So You Think You Want To Become A Race Car Driver? - Teresa

Become Race Car Driver

Race Car Drivers / January 14, 2016

Peter Dumbreck racing driverPeter Dumbreck didn't start earning any money from the sport until five years after he got his racing licence.

It's a long and expensive road to becoming a professional – and dangerous too. It will be years before you make any money

For a man whose Mercedes took off into the air and did a quintuple somersault during Le Mans, Peter Dumbreck comes across as remarkably grounded. But then, he says, you have to be, if you want to succeed as a racing car driver. "You need to be able to live for the moment, " he says. "Do the best that you can do. If you make it, you make it. And if you don't, you don't. The most important thing is to be pleased with your performance."

Surprisingly, Dumbreck never dreamed of becoming a racing car driver when he was growing up. "My parents had a mushroom farm in Scotland, so I always thought I might become a mushroom farmer one day. My only ambition was to have fun." He started driving when he was nine years old. "I had my own car to drive around the fields with. In fact, I had a series of cars, because I kept wrecking them and smashing them up."

This must have been good practice for go-karting – which Dumbreck took up at 10 years old – because, soon after he got behind the wheel, he started winning races. "Karting teaches you the race craft; 95% of racing car drivers start out by karting. You learn about the basics of kart control, like understeering and oversteering and how to adapt the kart to the race track to make it fast. And, just like in motor racing, you need to be super-competitive to win – I know I am."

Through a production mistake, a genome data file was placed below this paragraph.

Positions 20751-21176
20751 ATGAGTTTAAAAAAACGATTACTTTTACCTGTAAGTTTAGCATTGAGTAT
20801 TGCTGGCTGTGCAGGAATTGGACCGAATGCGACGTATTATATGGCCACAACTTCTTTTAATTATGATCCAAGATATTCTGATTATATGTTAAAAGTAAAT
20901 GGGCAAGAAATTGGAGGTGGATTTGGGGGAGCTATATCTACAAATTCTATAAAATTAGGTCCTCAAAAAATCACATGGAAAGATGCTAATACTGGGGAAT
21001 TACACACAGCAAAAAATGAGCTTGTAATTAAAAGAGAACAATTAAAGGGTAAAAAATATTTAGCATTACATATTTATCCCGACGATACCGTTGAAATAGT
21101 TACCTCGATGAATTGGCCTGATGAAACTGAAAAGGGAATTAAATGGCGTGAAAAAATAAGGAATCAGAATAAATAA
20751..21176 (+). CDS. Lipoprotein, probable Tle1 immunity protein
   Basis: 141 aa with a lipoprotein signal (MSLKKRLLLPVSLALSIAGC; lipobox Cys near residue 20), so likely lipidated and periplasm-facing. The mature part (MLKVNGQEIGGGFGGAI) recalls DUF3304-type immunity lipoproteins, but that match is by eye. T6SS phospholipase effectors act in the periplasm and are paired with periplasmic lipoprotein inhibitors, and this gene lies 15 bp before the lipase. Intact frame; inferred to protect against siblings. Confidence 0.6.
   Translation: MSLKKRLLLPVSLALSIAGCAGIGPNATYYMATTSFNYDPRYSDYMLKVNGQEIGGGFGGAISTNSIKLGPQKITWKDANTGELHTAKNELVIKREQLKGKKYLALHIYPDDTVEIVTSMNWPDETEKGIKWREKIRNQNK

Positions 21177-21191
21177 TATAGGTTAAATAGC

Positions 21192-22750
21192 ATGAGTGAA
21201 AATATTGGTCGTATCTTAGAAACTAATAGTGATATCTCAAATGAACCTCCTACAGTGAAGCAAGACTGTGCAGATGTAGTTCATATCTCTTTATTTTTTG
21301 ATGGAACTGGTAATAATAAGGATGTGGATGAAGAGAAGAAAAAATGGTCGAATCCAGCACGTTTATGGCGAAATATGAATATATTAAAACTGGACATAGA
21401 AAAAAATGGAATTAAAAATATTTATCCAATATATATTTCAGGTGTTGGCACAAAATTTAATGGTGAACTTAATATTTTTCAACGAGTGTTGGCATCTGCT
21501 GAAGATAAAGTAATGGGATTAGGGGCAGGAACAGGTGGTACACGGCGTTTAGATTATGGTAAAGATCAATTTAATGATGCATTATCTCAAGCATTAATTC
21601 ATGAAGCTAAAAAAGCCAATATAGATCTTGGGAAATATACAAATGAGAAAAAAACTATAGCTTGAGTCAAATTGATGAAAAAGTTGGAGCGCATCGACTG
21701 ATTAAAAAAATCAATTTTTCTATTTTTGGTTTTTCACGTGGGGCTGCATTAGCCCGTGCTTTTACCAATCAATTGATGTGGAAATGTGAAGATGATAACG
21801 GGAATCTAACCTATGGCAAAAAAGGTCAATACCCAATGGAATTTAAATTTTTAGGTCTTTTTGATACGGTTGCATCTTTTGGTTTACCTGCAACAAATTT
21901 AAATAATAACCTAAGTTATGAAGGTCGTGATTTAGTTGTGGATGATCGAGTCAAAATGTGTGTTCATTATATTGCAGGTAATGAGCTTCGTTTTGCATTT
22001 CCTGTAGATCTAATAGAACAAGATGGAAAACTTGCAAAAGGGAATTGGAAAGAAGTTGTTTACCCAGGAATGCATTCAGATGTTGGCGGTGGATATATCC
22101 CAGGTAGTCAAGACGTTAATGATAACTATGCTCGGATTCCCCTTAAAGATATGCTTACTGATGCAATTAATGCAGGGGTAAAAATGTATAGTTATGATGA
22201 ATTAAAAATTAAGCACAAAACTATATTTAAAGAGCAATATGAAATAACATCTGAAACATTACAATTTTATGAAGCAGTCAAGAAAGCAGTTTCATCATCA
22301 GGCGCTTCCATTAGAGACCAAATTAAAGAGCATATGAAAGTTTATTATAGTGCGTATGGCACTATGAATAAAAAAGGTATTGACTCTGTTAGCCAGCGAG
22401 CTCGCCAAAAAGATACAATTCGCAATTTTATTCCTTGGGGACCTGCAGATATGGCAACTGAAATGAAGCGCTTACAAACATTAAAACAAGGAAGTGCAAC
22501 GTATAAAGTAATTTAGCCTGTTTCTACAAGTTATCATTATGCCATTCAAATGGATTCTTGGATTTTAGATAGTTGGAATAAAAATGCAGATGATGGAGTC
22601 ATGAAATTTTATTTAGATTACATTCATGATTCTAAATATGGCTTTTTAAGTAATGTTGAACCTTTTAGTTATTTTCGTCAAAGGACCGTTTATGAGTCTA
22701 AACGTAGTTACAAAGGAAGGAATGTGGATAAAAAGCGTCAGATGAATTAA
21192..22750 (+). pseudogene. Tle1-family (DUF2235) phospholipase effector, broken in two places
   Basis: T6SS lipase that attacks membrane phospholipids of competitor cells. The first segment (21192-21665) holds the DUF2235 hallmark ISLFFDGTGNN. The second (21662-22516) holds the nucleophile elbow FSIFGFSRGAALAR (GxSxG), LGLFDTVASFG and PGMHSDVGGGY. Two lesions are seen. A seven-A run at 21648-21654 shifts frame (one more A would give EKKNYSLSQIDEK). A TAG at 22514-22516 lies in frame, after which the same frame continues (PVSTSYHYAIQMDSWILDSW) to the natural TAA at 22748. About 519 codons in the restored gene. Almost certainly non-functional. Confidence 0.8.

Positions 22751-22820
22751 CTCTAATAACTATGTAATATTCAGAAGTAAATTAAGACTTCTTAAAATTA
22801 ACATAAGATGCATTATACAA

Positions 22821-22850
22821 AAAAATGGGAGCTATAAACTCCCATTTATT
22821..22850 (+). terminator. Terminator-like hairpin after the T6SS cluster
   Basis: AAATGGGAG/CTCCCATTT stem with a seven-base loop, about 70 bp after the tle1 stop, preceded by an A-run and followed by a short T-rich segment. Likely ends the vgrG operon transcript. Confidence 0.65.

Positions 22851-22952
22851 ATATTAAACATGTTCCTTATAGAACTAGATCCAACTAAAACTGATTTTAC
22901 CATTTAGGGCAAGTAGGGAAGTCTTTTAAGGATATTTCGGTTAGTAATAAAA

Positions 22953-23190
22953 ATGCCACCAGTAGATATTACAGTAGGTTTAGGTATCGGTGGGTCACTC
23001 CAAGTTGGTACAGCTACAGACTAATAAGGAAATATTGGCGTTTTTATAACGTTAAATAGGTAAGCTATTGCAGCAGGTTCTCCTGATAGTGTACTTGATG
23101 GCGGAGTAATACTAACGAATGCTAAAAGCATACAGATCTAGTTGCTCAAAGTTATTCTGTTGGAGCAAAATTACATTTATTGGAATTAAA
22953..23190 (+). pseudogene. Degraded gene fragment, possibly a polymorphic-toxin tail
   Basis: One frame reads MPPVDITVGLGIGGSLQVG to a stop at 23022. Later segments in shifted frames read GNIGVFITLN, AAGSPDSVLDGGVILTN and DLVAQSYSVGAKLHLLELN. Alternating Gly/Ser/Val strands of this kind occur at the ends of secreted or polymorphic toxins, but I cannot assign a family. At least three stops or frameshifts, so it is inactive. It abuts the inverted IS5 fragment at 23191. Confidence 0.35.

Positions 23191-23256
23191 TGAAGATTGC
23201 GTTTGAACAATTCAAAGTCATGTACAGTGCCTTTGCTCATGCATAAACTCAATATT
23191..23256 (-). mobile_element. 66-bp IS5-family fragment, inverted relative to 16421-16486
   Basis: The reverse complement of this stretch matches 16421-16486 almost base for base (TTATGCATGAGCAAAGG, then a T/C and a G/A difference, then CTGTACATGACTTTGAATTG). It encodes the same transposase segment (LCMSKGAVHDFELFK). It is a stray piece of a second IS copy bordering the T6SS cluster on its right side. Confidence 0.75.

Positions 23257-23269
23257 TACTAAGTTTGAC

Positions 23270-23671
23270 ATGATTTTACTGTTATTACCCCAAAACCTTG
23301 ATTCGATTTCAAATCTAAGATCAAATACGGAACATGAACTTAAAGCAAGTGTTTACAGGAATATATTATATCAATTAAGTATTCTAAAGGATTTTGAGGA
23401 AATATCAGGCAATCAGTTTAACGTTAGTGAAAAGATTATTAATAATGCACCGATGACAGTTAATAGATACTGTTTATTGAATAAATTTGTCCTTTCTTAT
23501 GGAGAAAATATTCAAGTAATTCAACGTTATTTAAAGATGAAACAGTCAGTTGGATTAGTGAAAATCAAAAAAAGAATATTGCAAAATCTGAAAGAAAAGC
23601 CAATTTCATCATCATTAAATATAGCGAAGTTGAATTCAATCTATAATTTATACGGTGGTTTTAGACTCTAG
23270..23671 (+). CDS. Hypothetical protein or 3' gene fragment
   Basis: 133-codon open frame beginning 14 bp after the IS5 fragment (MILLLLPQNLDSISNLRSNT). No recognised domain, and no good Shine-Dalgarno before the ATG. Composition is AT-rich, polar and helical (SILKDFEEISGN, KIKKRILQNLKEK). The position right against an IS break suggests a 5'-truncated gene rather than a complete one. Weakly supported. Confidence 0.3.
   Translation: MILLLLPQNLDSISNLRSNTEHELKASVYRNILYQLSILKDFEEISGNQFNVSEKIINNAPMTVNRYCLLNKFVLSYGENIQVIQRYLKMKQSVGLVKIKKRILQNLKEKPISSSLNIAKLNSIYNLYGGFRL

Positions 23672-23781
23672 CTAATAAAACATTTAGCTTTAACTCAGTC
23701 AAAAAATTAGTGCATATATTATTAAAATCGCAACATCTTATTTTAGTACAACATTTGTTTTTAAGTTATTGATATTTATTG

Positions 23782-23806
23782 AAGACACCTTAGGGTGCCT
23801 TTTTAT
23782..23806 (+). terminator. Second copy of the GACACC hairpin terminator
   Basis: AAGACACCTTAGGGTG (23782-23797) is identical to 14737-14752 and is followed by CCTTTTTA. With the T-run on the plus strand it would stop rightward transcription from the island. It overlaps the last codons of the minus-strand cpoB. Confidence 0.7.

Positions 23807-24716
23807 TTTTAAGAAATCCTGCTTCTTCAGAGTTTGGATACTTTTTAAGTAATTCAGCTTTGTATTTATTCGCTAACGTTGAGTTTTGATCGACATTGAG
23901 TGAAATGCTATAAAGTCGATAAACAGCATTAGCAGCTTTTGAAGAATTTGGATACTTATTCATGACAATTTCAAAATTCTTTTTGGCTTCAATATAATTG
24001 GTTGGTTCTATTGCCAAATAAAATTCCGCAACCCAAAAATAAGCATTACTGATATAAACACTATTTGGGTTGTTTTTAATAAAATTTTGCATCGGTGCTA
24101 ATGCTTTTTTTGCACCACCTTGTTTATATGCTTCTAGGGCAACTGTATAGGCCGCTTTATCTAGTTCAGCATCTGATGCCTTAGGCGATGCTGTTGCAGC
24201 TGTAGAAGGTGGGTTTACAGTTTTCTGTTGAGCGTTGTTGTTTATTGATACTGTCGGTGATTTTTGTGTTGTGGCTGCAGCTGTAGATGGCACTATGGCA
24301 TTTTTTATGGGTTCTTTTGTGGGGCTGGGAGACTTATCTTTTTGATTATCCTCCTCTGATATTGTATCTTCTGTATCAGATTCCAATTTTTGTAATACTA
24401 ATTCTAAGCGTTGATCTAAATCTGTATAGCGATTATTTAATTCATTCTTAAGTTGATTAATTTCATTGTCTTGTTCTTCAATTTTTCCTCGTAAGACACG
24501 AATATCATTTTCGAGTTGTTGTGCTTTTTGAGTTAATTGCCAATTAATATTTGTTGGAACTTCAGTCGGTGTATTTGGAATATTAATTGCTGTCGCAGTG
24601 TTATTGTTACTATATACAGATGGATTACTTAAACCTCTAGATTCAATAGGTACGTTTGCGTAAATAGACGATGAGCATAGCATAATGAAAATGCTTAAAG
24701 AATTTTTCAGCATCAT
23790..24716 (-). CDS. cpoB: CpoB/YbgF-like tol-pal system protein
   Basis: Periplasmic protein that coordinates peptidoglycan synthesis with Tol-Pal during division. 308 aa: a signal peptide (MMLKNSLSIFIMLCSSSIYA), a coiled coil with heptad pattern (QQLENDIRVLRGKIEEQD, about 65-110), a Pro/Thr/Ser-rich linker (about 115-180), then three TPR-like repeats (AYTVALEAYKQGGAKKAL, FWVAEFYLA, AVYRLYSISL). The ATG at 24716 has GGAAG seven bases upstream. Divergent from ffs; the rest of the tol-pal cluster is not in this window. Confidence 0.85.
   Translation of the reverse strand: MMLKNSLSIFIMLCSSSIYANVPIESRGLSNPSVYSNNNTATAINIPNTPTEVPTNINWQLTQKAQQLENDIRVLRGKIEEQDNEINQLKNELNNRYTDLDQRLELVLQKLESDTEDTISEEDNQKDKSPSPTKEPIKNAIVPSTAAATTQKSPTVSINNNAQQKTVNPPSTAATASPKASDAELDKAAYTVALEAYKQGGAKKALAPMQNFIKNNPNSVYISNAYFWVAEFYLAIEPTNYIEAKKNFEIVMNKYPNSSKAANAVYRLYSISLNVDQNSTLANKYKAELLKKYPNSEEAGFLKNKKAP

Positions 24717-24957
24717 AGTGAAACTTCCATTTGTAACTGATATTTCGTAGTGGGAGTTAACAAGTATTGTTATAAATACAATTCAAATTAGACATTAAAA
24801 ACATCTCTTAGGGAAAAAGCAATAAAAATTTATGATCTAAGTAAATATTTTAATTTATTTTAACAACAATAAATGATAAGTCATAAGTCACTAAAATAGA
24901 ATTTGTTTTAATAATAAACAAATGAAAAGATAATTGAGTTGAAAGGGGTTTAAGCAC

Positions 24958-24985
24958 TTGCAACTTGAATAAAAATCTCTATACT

A friend spotted Dumbreck's talent and, when he was 17, lent him a better racing kart, which enabled him to win at every kart track in Scotland. "At that point, I thought: 'Actually I am quite good at this, I have the potential to make something of myself here.' But you can't make a career out of karting – I had to start racing cars."

So, at the age of 18, Dumbreck asked his elder brother to pay for him to attend a week-long, £3, 000 course at the Jim Russell Racing School so he could get a motor racing licence. "Silverstone is the best racing school now. Up and coming or former racing drivers sit on the corners, watching your lines, watching how you brake. They give you feedback and then you try to improve. After my course – which was where I had my first taste of a racing car – I went on to win every motor race I did that year."

But to keep racing cars, he needed money. "So much in racing is down to the equipment and raising the money you need to race for a season is the biggest challenge for anyone who wants a career in motor racing. It can cost tens of thousands starting out and millions as you get closer to the Formula One dream. The only way you get to drive in a championship for free is if you get recognised in the sport." If a team with less talented – but wealthier – drivers think you'll win the championship the following year, they might be willing to pay for you to join them.

After the racing school championship, Dumbreck ploughed a £30, 000 inheritance from his grandparents into funding his next year of racing. "I did the British Formula Vauxhall Junior championship that year and won it. But every penny I had or could get was gone. I was winning, but I didn't know what to do next."

The luckiest break of his career was when the former Formula One racing champion Jackie Stewart picked Dumbreck to drive in his Vauxhall Championship and Formula Three teams for free. "Making the transition from paying money to drive to getting to drive for free in Formula Three is a big step up for any driver. The Formula One teams are looking at you."

Dumbreck continued to win championships but it was only in 1998, five years after he got his racing licence, that he started earning any money from the sport – plus, at the end of the season, he became a factory driver for Mercedes-Benz. They paid him roughly £40, 000 for a single race.